The B.C. Interior portion of the federally-owned Trans Mountain project is finally underway, starting with a crew of up to 50 people to begin construction of the Kamloops portion of the twinned oil pipeline.
That workforce will grow to 600 by peak construction this summer and fall, the company said June 1, as work gets going on the B.C. Interior spread of the project from Black Pines, 40 km north of Kamloops, to the Coquihalla summit.
Ian Anderson, the Trans Mountain CEO kept on by the Justin Trudeau government after it bought the 60-year-old pipeline in 2018, said the COVID-19 pandemic has made the need for employment more acute.
“Trans Mountain knows that getting to work is important, but it must go hand in hand with a strong and unwavering commitment to the safety of our workforce and communities,” Anderson said June 1.
Kamloops Mayor Ken Christian said he is satisfied with the COVID-19 measures put in place by Trans Mountain, with site and work vehicle restrictions. The city gets a $700,000 fund for community projects.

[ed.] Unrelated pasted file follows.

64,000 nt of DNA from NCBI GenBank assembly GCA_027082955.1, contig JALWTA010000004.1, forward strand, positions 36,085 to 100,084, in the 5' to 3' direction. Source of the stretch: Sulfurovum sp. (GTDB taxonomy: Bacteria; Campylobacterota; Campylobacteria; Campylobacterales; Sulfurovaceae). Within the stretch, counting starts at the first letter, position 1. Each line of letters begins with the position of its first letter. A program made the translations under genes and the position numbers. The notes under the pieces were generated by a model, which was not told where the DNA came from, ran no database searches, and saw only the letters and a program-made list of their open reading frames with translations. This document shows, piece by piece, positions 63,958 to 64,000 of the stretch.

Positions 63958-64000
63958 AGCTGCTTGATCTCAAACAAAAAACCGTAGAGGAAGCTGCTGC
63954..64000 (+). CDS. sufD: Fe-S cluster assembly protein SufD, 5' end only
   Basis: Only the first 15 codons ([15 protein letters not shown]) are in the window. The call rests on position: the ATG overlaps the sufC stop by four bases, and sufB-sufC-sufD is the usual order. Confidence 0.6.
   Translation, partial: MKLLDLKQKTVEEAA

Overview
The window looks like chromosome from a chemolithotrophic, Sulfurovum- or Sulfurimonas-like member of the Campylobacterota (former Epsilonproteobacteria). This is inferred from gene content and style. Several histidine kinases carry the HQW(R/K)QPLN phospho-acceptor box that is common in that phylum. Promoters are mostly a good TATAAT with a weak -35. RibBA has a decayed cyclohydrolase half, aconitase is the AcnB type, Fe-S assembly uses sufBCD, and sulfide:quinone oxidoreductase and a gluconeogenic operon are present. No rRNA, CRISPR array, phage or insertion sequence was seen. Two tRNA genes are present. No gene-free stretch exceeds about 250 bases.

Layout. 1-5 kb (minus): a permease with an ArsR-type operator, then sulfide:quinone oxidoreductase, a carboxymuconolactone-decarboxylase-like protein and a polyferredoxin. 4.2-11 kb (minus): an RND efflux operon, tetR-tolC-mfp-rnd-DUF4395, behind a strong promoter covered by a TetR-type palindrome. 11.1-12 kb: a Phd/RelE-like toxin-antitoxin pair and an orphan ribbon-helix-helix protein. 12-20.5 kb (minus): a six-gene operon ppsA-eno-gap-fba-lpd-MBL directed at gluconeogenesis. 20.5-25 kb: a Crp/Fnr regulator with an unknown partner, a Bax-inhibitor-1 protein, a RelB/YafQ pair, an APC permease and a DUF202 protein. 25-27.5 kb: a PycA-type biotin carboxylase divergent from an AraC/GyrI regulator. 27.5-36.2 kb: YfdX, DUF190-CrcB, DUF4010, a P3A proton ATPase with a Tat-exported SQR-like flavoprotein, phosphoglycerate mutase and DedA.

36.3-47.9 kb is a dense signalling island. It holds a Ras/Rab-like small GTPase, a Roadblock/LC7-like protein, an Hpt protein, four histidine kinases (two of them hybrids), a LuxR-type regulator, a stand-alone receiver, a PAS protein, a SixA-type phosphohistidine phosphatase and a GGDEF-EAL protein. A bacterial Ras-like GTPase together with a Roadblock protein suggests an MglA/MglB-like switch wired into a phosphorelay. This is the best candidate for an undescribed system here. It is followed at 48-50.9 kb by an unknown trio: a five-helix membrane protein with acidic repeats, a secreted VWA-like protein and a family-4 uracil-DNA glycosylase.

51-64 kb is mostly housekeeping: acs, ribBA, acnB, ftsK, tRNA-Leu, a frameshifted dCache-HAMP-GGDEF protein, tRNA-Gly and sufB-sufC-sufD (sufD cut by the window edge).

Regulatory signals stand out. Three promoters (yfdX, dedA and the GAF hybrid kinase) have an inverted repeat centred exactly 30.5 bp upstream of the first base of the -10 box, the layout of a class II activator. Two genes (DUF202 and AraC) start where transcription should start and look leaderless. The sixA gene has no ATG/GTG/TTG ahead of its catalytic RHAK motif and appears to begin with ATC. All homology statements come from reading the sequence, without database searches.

Tk’emlúps te Secwépemc Chief Rosanne Casimir welcomed the training, employment and contract opportunities from the mutual benefits agreement signed with the project.
Parts of the Trans Mountain twinning in Alberta were done a decade ago, including through Jasper National Park. The Jasper-Mount Robson and West Barriere sections are being reactivated. The project’s pipeline spreads, are Greater Edmonton, Yellowhead, North Thompson, B.C. Interior, Coquihalla-Hope, Fraser Valley and Lower Mainland.
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